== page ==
Because the world is locked in a prolonged struggle with terrorists brandishing the banner of Islam, it behooves us all to know much more about the Islamic religion, with its 1.2 billion adherents, only 15% of whom are Arab. Vartan Gregorian, president of the Carnegie Foundation, has produced the perfect primer. At 135 pages, it is simple but not simplistic. Subtitled "A Mosaic, Not a Monolith," the book traces Islam's origins, when the Prophet Muhammad received the religion's tenets from Allah, the only God, and its long evolution since. As both spiritual leader and temporal warrior, Muhammad forced Arabia's polytheists to worship Allah instead. Over the next seven centuries, the religion spread rapidly, from the Middle East and North Africa to Spain and Russia. Islam's more recent history has been marked by deep divisions between modernists and traditionalists--rifts that are likely to remain, Mr. Gregorian argues, unless Muslims are prompted to unite by the West's misguided insistence on lumping them all together as "the enemy."

2. "Muhammad" by Karen Armstrong (HarperCollins, 1992).

To understand Islam, one needs to understand the central role played by the Prophet Muhammad in the religion's creation and propagation. Orphaned at a young age, he was a successful trader when the divine revelations began. In Karen Armstrong's sympathetic and sometimes academic profile, she argues that, unlike Jesus, who could be a pacifist because he lived during Pax Romana, Muhammad faced warring tribes across Arabia. She paints a portrait of a very human prophet who is expedient and clever, who loves women and--despite having multiple wives--even mends his own clothes. But at his death, divisions over succession lead to the murder of three of the first four caliphs, or leaders, who followed--setting in motion the Sunni/Shia struggles that continue today.

3. "What Went Wrong? by Bernard Lewis (Oxford, 2002).

How did a civilization, one that for centuries led the world in science, medicine and the arts, fall so low that it now lags in these areas while devoting its energies to fratricide, terrorism and despotism? In this slim volume Bernard Lewis, our foremost scholar of Islam, provides historical insight and nuanced answers. In sum, he says, the problem is that Islam mixes church and state, to the detriment of both. What is more, Islam has found itself--after its conquests were stopped in the 17th century--unable to live with and learn from those it cannot conquer. Instead of examining the religion itself for answers, all too many Muslim leaders blame outsiders, especially the West.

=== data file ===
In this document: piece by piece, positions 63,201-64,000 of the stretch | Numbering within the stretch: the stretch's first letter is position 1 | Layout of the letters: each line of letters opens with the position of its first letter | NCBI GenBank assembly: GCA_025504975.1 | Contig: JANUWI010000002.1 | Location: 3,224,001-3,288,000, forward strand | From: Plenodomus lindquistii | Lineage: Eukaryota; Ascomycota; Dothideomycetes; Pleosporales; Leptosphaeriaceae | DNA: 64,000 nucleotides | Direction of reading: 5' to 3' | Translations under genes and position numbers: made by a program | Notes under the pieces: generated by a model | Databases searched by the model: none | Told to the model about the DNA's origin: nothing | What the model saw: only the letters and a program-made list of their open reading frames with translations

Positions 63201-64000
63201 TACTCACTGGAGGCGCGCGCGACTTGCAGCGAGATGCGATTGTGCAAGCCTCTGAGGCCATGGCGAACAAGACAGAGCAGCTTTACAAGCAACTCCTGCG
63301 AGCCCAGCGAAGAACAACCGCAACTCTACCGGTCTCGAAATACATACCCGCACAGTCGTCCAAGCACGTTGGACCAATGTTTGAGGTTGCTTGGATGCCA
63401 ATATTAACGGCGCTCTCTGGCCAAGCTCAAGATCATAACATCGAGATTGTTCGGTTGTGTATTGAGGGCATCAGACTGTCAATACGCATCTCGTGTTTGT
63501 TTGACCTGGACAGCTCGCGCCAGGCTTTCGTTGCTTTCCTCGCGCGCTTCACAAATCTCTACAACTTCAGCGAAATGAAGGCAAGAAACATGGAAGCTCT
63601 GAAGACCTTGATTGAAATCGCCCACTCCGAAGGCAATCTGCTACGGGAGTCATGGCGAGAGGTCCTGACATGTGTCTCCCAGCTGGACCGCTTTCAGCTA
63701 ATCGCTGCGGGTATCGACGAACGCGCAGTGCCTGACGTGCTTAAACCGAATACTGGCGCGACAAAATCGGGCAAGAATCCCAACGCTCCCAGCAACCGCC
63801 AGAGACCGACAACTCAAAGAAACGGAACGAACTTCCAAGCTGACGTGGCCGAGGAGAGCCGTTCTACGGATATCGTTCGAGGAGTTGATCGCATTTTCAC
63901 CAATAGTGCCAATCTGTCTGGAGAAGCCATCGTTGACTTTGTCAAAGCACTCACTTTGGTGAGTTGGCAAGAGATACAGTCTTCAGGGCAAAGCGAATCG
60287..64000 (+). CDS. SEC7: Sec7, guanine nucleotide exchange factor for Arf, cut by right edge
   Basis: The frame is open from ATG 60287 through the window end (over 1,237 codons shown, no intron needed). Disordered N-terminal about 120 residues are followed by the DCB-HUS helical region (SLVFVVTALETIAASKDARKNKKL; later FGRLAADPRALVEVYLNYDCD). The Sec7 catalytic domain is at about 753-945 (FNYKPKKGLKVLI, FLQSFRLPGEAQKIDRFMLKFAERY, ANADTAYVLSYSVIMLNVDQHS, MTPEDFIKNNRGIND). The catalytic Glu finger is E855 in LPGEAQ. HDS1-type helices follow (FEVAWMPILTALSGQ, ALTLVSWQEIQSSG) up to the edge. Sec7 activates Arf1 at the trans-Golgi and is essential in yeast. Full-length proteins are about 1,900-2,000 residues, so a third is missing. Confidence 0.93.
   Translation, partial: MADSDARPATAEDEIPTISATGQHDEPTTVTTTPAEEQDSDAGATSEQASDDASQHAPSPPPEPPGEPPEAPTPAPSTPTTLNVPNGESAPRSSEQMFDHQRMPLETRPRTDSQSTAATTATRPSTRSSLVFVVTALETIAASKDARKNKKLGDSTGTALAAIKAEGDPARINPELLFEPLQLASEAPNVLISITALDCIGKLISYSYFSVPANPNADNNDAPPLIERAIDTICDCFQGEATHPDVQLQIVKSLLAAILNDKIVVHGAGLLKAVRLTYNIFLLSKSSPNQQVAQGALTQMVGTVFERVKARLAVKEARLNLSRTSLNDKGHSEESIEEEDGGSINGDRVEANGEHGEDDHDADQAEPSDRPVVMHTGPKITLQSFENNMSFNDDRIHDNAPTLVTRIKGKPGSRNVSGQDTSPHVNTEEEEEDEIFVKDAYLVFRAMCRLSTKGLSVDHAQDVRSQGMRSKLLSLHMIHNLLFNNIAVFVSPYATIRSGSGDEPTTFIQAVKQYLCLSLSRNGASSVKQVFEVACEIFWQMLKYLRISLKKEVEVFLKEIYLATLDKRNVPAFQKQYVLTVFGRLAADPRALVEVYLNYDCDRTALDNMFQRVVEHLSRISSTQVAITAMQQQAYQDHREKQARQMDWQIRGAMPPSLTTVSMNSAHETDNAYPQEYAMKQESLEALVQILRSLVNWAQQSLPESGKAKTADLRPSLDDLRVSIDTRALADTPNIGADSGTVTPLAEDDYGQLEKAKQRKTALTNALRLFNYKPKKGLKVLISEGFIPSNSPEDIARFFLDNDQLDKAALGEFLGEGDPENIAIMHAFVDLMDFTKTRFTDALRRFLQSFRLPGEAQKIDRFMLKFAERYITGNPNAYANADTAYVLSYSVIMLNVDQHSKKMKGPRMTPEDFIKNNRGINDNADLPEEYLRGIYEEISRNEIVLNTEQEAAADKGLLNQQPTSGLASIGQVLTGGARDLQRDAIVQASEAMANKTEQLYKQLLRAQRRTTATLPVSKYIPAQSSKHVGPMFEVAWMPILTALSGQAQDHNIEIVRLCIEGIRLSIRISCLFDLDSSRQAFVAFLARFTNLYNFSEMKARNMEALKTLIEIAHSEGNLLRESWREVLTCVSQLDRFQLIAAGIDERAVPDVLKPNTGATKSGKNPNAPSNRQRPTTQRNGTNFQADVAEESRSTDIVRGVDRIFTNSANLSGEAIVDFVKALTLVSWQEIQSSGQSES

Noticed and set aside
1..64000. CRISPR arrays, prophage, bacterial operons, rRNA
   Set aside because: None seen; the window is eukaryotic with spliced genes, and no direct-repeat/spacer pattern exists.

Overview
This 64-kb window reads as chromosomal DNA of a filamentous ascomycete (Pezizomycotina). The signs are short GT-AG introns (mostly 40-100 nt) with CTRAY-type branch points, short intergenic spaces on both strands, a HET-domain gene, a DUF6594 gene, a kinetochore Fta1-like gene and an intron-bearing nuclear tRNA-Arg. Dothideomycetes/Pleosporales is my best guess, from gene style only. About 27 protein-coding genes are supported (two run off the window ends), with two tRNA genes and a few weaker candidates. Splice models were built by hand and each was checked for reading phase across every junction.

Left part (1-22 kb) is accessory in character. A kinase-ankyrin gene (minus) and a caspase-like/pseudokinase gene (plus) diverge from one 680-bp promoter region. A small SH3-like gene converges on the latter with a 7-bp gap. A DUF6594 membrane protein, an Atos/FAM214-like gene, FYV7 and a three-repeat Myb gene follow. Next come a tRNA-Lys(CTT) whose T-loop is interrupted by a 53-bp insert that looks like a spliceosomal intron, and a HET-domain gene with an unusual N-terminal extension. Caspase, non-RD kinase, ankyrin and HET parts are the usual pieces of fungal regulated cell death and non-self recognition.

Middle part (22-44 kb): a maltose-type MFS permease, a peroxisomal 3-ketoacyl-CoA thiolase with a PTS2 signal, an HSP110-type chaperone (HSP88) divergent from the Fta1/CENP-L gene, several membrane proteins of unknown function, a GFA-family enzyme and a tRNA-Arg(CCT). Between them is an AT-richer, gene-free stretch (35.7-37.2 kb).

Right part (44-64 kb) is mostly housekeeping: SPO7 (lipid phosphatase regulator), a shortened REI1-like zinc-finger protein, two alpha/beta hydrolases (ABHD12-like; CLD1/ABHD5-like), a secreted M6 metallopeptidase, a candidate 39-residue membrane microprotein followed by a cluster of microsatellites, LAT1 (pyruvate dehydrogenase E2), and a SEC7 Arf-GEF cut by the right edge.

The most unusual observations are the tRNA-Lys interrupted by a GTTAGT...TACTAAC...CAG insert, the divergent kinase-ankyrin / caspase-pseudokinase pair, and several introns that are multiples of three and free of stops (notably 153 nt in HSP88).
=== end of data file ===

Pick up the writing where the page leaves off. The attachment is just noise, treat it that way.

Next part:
4. "The Koran Interpreted" translated by A.J. Arberry (Macmillan, 1955).

This translation is recommended by Bernard Lewis. Reared reading the Bible, I found much in the Koran that was familiar: Adam and Eve, Abraham, Moses and Jesus (as a messenger of God, not his son). Like the Bible, the Koran urges believers to do good or "fear the Fire, whose fuel is men and stones, prepared for unbelievers." But the Koran is repetitive, often contradictory and, most frustrating to those outside the faith, insufficient to an understanding of Islam. One must also study the sunna (a collection of Muhammad's words and deeds) and the hadith (thousands of examples of his teachings). Given all this, it becomes clear that--for good or ill--one can pretty much interpret Islam as one wishes.

5. "Wahhabi Islam" by Natana J. Delong-Bas (Oxford, 2004).

Ibn Abd al-Wahhab, the l8th-century jurist, preached a back-to-basics form of Islam: Live daily according to the precepts of the Koran and hadith or be damned to hell. This book is an excellent introduction for the serious reader to Wahhabi fundamentalism, which is flourishing in Saudi Arabia today. Natana J. Delong-Bas explains the Wahhabi views of women, marriage and jihad. Regarding jihad, she argues that Osama bin Laden has radically distorted the founder's teachings. One is left wondering why Wahhabis don't speak out against bin Laden and his barbaric brand of Islam.

Ms. House, a former publisher of The Wall Street Journal, won a Pulitzer Prize for reporting on the Middle East.
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G M
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« Reply #3 on: November 13, 2006, 12:20:52 AM »

Re:Sense of Ummah
These books are essential to understanding Islam.

I haven't read them all, but I can tell you that Karen Armstrong is the Walter Duranty of the global jihad and everything I can find about Natana J. Delong-Bas suggests that she is pretty much of the same ilk.

I'd recommend Bernard Lewis' book though.
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Crafty_Dog
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« Reply #4 on: November 13, 2006, 01:38:00 PM »